Glyphosate…from Roundup.

    Once again, Roundup is responsible for a preventable environmental disaster that is threatening both an entire species and our food chain. What is it about Roundup that is hurting the bees?

    The answer is important, because it affects humans as well.

    Glyphosate is not just an herbicide; it is also patented as an antibiotic1.

    When bees come in contact with plants that have been sprayed by glyphosate, the chemical acts as an antibiotic and kills off important bacteria in the bee’s digestive tract…

    Leaving it vulnerable to illness.

    Humans also have a complex gut biome that is vital to our health and wellbeing, and glyphosate damages the balance in our digestive tracts as well. We are just beginning to understand the importance of our microbiome and the way it affects our health, mood, and even weight.

    The decline of honeybees is a warning that the 3.5 billion tons of glyphosate that have been sprayed indiscriminately on plants since 19742 are having a profound effect on our health as well as on the environment….

    And we need to take this problem very seriously.

    Unless we stop saturating our lawns, fields, and food with toxic glyphosate, honeybees will continue to die, and we will begin to see a decline in the foods, flowers, and plants that rely on bees for pollination.

    In the meantime, the plight of the honeybees has reached the media and we’re hearing about the important role they play in our environment.

    More people have started keeping bees, and information about how to protect them is being shared.

    Let’s hope, for the bees’ sake and for ours, that the link between glyphosate and colony collapse does not get buried by Monsanto/Bayer, and that action is taken to remove Roundup from the market.

    Until then, it can’t hurt to plant some bee-friendly flowers in your yard…

    And keep them pesticide free!

    Sincerely,

    The GMOs Revealed Team

    P.S. Not only do bees pollinate 70% of the crops we depend on as a species… They also make honey!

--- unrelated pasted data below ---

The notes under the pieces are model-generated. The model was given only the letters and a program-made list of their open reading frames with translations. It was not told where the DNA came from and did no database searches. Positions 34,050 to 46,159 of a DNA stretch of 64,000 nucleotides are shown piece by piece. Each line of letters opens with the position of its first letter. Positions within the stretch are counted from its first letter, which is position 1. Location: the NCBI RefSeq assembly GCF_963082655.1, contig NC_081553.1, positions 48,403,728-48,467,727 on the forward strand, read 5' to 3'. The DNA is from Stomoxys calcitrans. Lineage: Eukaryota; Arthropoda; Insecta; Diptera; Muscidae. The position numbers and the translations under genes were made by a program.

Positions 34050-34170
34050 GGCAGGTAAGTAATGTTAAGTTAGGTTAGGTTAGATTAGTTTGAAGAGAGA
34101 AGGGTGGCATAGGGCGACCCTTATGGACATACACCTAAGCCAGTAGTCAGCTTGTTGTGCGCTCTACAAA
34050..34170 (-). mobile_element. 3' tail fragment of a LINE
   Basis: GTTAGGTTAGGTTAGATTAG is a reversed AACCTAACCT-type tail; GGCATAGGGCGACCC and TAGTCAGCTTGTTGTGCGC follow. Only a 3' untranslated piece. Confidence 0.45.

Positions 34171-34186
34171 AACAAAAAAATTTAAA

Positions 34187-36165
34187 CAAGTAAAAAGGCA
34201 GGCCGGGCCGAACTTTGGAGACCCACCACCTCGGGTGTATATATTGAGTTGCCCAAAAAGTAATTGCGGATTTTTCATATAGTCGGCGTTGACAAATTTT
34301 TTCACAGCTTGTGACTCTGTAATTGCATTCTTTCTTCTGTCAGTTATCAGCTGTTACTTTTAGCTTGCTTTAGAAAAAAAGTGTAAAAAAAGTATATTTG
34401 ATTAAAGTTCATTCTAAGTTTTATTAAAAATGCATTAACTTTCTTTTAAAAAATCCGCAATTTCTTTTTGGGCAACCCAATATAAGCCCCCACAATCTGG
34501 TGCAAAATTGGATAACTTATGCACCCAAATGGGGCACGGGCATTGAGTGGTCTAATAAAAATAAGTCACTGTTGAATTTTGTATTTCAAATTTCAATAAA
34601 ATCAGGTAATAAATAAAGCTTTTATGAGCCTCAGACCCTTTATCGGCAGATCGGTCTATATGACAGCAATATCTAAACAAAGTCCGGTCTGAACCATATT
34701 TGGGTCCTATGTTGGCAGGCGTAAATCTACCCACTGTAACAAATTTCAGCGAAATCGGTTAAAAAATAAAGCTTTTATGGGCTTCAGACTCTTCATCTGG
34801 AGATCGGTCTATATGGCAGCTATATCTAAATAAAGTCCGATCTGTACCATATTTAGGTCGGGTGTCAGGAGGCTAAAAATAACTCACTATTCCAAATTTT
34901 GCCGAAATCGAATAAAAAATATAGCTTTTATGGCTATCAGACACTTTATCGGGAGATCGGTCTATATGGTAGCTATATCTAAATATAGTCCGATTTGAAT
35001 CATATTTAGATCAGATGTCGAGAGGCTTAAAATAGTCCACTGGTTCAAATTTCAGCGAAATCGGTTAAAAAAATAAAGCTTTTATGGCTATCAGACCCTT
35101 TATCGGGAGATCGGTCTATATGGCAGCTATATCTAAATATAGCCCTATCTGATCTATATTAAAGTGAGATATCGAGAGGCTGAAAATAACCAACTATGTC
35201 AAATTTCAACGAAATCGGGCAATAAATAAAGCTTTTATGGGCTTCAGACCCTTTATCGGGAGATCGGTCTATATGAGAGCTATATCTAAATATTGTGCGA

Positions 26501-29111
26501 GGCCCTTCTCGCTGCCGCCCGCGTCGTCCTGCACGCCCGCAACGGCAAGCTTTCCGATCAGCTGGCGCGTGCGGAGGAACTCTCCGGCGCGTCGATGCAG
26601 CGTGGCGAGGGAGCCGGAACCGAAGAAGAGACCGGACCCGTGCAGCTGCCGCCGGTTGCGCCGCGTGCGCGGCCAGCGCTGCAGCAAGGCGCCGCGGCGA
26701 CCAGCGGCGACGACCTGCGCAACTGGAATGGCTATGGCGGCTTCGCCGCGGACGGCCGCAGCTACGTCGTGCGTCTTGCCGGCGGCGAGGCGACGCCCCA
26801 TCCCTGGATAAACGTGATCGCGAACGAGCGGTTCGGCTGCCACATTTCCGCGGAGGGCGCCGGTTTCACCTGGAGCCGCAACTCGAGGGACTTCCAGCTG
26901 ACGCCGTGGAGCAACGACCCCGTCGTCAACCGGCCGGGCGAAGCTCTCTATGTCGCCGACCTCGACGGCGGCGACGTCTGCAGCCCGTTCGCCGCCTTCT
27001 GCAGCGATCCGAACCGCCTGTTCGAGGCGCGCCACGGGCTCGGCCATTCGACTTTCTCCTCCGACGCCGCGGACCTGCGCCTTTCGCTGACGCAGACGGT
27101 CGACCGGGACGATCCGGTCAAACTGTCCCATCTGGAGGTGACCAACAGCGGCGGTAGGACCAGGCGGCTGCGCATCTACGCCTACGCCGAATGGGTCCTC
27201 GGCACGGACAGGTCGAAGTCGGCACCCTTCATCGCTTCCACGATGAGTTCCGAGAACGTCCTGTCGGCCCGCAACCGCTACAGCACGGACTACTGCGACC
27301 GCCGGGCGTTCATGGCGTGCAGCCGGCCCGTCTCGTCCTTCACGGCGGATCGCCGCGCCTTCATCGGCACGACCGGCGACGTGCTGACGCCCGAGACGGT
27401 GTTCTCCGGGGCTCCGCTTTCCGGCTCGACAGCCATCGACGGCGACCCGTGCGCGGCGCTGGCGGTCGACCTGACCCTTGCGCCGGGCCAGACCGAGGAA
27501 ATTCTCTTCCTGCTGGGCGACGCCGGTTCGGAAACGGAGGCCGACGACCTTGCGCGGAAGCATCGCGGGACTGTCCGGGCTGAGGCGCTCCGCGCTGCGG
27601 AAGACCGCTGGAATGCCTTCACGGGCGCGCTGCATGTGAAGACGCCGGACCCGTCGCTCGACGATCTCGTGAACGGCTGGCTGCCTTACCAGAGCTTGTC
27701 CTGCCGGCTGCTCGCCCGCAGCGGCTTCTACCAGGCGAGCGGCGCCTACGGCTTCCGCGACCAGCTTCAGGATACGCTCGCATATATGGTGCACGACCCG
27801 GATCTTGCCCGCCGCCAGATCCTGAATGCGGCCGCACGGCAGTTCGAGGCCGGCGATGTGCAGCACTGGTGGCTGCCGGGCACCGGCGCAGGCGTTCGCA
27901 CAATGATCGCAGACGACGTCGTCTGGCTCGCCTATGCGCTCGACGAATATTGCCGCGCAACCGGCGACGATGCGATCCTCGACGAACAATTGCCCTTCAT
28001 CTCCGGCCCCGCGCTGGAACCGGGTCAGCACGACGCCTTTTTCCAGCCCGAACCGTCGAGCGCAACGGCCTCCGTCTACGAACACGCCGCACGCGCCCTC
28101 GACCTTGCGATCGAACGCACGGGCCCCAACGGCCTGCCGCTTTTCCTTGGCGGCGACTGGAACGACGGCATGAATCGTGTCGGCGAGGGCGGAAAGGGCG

Honey is one of natures miracles… it is delicious… has powerful healing properties… contains all of the essential amino acids we need… helps you fall into deep, restful sleep…

    And—did we mention?

    It’s delicious!

    These compassionate, responsible beekeepers are working to save the bee population…

    And they support their mission by combining honey with one of natures other wonders… something you’ve probably heard a lot about lately… CBD.

    Check out what happens when you combine two of nature’s most wonderful gifts!

    References

    Abraham, W. (2003). USA Patent No. US7771736B2
    Price, A. (2018, October 3). New Study Shows Roundup Kills Bees. Sierra Club website
    Revealed Films
    1776 Suite 4-217
    Park City, UT 84060
    Tel: (833) 738-3456
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    The sender of this email receives compensation when products and services featured herein are purchased.

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  4. Thank you, Emma, for reporting on this subject matter, Roundup is known to be highly toxic and creating cancer. Below another article about it. Jamaica needs to gear up fast and stop poisoning the environment. The attitude is rather slack what this is concerned. There are enough reports to prove how dangerous Roundup is. Monsanto, if I remember correctly was sued for what they did to the Indian cotton farmers. This is not a laughing matter.

    https://www.bbc.com/news/world-us-canada-48262567?fbclid=IwAR0PkvOLbo2GgKWJUyZjOXM_psCKac9e_p2O37cQryMWeEAMzqOM2QEMhFE